Node 2 would be automatically created/sized to best match the CPU/RAM requirements of your migrating app.
Our “cost” autoscaling method will slowly work to ensure your applications are “packed” on your hardware the most efficient way possible..
Now let's add that Kubernetes minimum resource value back into the mix. Here is our ratio:
The minimum resource value translates to a maximum number of components that can fit on a node.
The maximum resource value translates to: When should this component be either throttled or moved to a node with more resource?
Let's continue with our examples above. What would it look like if we had “App instance 1” (set with a min 2/ max 4 CPU ratio) and several other smaller apps (set with a min 1/max 2 CPU ratio)?
Whoah! Now we really get an idea of the cost savings here…
These apps are now able to occupy a server that only really has the processor resources for half of them… AND.. we do not run into noisy neighbor issues.
If any of these components start to really work hard, and if that work looks like it may start to impact the resources needed by the other components…
the app will quickly move over to a new/underutilized node.
You may be thinking “But my apps would move all the time -- right?”
The reality of shared computing is that most of the time compute resources are not really being used by most of the apps in the cluster. Your app will only move if its resource needs come in conflict with all the other apps on the node. Even after packing components onto a cluster with a minimum resource value of ½ max, most environments will see an average total CPU usage around 30-40% on the node, which means there is a fair bit of burstable head room for any one or two components that temporally go nuts.
This is where the minimum resource value sort of moves into a savings vs. statefulness type of ratio. You get stability and economy! The higher your minimum resource allocation as a percentage or max allocation, the more your application will tend to stay put on a node. If you were to lower your min value, to ⅓ of max, ⅛ of max, or even 0, you would see a corresponding likelihood that the app may move from node to node.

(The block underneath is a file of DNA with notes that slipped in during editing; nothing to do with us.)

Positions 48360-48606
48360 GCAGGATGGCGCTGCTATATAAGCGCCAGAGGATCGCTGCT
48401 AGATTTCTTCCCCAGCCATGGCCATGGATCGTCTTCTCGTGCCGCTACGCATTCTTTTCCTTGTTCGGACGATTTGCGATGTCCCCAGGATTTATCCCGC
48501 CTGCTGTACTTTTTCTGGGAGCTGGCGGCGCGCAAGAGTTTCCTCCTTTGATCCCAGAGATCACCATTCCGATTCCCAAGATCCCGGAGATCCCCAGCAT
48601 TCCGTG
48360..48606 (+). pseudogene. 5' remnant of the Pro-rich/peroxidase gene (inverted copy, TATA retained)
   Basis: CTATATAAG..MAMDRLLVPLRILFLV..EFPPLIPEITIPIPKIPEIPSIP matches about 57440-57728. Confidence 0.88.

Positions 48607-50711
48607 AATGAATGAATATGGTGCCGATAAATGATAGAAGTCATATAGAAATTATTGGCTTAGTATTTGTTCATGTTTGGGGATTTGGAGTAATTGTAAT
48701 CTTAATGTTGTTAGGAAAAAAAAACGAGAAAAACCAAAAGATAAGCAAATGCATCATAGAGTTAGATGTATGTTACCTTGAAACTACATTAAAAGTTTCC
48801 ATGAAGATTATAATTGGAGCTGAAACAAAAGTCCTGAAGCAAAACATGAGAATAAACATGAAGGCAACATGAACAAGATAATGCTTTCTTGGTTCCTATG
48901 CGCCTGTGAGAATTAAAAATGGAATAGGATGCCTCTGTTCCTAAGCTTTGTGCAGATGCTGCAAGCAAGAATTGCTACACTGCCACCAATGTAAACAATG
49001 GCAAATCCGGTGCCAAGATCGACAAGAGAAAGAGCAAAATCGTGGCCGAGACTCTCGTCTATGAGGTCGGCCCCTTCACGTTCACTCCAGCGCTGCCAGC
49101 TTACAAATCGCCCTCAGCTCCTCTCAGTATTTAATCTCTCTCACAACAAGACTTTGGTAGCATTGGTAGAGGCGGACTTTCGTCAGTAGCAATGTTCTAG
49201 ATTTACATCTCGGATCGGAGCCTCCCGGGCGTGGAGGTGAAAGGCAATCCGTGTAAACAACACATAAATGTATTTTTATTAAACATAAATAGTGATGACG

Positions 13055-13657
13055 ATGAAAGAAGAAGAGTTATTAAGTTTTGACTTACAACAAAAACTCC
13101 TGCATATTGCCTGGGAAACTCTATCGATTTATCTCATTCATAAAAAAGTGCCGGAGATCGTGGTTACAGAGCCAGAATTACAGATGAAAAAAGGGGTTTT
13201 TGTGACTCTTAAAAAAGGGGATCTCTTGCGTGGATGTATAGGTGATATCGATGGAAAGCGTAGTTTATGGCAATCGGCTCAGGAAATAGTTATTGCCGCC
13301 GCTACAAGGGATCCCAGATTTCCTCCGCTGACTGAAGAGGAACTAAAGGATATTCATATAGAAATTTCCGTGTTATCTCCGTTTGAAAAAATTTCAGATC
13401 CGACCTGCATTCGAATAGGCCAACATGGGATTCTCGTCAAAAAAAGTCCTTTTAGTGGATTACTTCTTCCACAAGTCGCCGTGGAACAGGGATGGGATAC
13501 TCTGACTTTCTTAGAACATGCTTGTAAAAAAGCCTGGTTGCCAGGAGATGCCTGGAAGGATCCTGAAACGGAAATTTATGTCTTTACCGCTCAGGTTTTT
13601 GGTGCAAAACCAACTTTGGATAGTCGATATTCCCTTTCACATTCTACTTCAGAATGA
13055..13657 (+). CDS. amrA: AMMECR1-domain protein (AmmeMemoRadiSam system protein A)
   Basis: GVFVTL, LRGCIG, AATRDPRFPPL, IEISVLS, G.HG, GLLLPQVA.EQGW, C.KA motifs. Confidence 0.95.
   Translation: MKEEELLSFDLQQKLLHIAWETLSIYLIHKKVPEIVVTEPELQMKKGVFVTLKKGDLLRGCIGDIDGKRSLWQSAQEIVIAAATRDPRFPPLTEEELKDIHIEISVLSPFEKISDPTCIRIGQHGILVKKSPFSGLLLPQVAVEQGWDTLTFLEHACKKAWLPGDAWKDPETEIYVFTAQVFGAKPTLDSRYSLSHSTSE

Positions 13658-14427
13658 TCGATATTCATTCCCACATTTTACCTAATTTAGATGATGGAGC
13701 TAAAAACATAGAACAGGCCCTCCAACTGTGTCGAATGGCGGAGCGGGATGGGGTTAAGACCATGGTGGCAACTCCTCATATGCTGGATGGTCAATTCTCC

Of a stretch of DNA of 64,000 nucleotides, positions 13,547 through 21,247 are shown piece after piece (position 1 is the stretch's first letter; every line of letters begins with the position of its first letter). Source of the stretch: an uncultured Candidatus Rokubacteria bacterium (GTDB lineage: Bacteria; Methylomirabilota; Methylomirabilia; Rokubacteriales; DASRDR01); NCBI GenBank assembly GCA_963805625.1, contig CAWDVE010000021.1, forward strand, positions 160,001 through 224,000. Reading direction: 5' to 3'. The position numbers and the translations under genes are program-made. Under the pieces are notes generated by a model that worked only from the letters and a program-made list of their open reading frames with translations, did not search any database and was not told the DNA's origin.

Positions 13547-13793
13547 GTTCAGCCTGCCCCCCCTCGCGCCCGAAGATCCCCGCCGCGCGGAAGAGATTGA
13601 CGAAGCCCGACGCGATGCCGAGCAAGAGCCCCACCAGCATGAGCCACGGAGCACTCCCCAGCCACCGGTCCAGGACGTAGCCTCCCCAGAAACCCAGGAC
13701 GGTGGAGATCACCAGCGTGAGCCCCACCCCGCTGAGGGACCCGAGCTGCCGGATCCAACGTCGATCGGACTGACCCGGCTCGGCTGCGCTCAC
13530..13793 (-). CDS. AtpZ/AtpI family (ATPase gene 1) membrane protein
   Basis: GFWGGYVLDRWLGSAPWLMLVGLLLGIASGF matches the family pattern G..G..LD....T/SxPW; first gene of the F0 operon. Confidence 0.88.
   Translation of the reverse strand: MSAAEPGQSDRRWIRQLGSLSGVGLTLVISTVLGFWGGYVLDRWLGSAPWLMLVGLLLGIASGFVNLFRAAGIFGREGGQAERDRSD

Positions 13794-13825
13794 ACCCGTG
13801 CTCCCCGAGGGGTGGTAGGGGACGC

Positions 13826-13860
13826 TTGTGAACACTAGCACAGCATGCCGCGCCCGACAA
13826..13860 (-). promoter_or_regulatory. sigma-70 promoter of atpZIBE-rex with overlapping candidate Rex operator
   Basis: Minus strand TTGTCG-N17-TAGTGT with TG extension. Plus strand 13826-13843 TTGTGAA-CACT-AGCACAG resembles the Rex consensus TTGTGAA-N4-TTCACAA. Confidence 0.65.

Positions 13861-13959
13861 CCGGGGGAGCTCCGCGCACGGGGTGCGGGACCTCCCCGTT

To illustrate, I will use a real-world example that we encounter at Qbox, where our business is managing clusters of Elasticsearch components.
Kibana, the open source visualization package from the same core team that built Elasticsearch is one of the most used integrations, so we make it easy to install. We provide Kibana as a supporting package in your ES component. We would like to minimize the movement of ES pods from node to node, so we typically would not set our minimum resource needs to less than ½ of our maximum value. Kibana however is much lighter weight from a resource perspective. We could set its resource ratio to a minimum of ¼ of max. If it moves around, it is unlikely anyone would notice or care.
This is a real view from a simple “Packing Visualizer” we use to monitor our packing efficiency. Each colored box is a component, being packed into a physical node.
Ultimately, we decided that this hand-rolled solution was way too cool to keep to ourselves.
We (qbox.io) struggled as a service provider to provide the best possible performance to our customers and still maintain a survivable profit margin. Other container management platforms were cool, but they didn’t really focus on our need to more efficiently manage our hardware spending. We thought that if we released our platform to the wild, others may find it useful in keeping their hardware costs down. We also added a pretty sexy UI to boot.
Supergiant is currently in a pre-1.0 release state.
We would love to get your feedback, contributions, and to have you try it out.
We also would like to hear about other infrastructure capacity issues you have experienced with other container/cluster management tools, so we can look at possibly providing solutions in future versions of Supergiant.